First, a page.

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JOB SATISFACTION AND VALUE PRIORITIES OF COUNSELORS IN PRIVATE PRACTICE AND AGENCY SETTINGS

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Date Issued:
2010
Abstract/Description:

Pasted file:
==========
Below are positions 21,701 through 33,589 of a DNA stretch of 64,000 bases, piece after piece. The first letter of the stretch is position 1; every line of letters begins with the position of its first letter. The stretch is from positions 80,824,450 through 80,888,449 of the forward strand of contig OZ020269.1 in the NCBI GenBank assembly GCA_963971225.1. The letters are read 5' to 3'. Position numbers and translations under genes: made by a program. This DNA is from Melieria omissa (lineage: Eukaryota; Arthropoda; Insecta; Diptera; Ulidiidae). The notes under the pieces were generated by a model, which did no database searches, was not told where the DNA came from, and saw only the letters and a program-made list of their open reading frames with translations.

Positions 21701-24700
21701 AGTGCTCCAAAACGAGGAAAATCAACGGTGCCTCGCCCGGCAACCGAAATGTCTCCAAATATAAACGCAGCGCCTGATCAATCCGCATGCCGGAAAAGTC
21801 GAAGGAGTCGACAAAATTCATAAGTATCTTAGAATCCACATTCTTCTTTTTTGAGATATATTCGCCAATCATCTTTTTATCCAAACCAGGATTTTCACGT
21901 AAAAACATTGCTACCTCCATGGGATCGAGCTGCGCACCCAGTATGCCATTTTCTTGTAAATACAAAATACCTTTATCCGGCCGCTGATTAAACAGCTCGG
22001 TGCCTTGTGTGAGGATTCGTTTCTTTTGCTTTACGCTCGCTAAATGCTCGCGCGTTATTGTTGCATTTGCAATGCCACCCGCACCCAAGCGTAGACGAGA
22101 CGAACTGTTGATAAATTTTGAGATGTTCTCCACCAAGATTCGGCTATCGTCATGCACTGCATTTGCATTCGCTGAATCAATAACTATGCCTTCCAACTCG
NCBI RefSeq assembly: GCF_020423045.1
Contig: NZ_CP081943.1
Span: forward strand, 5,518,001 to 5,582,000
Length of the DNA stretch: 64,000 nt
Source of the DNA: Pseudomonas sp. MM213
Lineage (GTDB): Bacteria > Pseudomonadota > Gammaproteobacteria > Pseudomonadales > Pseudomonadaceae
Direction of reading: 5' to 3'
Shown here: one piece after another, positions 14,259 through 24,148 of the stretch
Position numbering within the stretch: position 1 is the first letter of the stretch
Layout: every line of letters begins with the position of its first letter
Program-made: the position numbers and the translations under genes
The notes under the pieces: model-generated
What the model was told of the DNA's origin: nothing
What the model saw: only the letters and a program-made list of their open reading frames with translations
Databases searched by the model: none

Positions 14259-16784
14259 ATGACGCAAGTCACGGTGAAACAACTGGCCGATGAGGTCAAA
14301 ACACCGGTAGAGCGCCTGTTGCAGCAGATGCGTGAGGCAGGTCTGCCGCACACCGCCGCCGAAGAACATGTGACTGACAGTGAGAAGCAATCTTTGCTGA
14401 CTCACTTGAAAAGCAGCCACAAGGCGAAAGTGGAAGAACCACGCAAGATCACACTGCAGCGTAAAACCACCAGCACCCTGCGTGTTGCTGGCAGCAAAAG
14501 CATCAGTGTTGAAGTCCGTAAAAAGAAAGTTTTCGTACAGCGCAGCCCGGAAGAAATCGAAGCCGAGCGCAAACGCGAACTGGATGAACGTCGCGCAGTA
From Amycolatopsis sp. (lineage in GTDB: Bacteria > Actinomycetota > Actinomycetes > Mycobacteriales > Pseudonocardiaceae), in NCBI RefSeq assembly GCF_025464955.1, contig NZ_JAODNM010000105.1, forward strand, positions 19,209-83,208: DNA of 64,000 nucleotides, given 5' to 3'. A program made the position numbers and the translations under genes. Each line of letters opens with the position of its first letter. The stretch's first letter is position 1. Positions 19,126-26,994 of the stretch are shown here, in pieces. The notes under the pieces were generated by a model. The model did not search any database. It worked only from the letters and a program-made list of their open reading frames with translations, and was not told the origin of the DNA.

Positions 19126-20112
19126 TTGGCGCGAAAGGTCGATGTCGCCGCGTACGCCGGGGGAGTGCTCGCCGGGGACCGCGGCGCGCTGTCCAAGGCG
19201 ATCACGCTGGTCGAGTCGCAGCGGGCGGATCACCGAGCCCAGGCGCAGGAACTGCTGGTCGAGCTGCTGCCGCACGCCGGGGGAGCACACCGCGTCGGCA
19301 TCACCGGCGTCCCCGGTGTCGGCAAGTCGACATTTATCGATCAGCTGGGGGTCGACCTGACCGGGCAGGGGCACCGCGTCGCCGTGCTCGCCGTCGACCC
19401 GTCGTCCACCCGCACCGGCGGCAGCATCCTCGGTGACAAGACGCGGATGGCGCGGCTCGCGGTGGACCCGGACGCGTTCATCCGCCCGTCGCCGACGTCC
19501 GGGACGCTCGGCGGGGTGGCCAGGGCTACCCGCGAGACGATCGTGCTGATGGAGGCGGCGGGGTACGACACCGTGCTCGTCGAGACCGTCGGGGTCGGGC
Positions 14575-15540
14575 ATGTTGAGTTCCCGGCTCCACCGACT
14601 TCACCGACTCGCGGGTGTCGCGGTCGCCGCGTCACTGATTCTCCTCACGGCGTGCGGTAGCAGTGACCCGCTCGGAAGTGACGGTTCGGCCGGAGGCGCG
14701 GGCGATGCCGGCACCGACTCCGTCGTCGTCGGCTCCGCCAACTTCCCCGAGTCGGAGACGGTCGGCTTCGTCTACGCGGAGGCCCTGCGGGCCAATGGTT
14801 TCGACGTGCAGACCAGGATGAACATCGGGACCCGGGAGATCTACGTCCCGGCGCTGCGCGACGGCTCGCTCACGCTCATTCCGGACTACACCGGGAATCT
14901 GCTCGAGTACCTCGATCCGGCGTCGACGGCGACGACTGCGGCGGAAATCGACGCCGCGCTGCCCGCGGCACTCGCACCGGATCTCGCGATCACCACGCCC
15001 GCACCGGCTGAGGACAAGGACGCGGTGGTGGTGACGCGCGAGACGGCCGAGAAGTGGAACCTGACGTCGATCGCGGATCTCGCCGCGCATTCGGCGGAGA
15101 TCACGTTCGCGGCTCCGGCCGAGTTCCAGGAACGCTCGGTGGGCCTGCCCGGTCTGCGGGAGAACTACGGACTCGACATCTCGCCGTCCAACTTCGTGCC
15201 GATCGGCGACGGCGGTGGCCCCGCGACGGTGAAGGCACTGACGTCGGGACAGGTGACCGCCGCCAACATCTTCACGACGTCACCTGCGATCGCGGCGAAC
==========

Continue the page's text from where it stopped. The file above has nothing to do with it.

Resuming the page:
Counselors can work at a variety of locations (Vacc & Loesch, 2000). Yet very little is known about each setting (King, 2007) and what type of counselors would have an optimum fit. Burnout is a pervasive issue in counseling (Lawson, 2007) and providing good-fit information could lessen turnover and burnout from the counseling field. The primary purpose of this study included investigating the differences between job satisfaction and value priorities of counselors in private practice and agency settings. The overarching theoretical framework included Frank Parsons' (1909) 'goodness of fit' theory, which is a person-organizational fit theory for job satisfaction. Schwartz Value Theory (Schwartz, 1992, 1994) provided the trait of the person under investigation: value priorities. The use of global and facet measures of job satisfaction provided the 'good-fit' measure (Brief & Weiss, 2002). The final analysis included one hundred and thirty-five counselors, with seventy-two agency counselors and sixty-three private practitioners. Counselors completed two assessments and a survey in a descriptive correlational design. Two methods of group and e-mail administration produced a 98.7 % and 33% response rates, respectively. The data collection instruments included: The Schwartz Value Survey (SVS; Schwartz, 1992), the abridged Job Descriptive Index (aJDI; Stanton et al., 2002), the abridged Job In General Scale (aJIG; Russell et al., 2004), and the Counselor History Questionnaire (Cunningham, 2009). The statistical procedures used to analyze the data included two one-way MANOVAs and four standard multiple regressions. Post- hoc analysis included ANOVA for five subscales on the aJDI measure. The three research questions included; (a) Are there any differences between job satisfaction between counselors in private practice and agency settings? (b) Are there any differences between value priorities of self-transcendence and self-enhancement between counselors in private practice and agency settings?, and (c) Are there any relationships among the variables of job satisfaction and value priorities of counselors in private practice and agency setting? The first research question was supported, with private practitioners reporting statistically significant higher levels of job satisfaction on two measures, with 12.9 % of the variance explained by the model. Furthermore, the results of the post-hoc included private practitioners reporting statistically significant higher ratings on the aJDI subscales of Work and Income, and Agency counselors reporting higher scores on the Supervision subscale. The second and third research questions were not supported; as there were no differences in value priorities of counselors in private practice and agency. Furthermore, no predictive relationships existed among the variables of work location, value priorities, and job satisfaction. The data suggested that private practitioners experienced a higher level of job satisfaction than their counterparts in agency settings. Furthermore, the non-significant results of value priorities suggested that counselors, as a whole, possess similar value priorities which are not altered by different work settings. Implications for counselors and counselor educators were presented, along with areas of future research.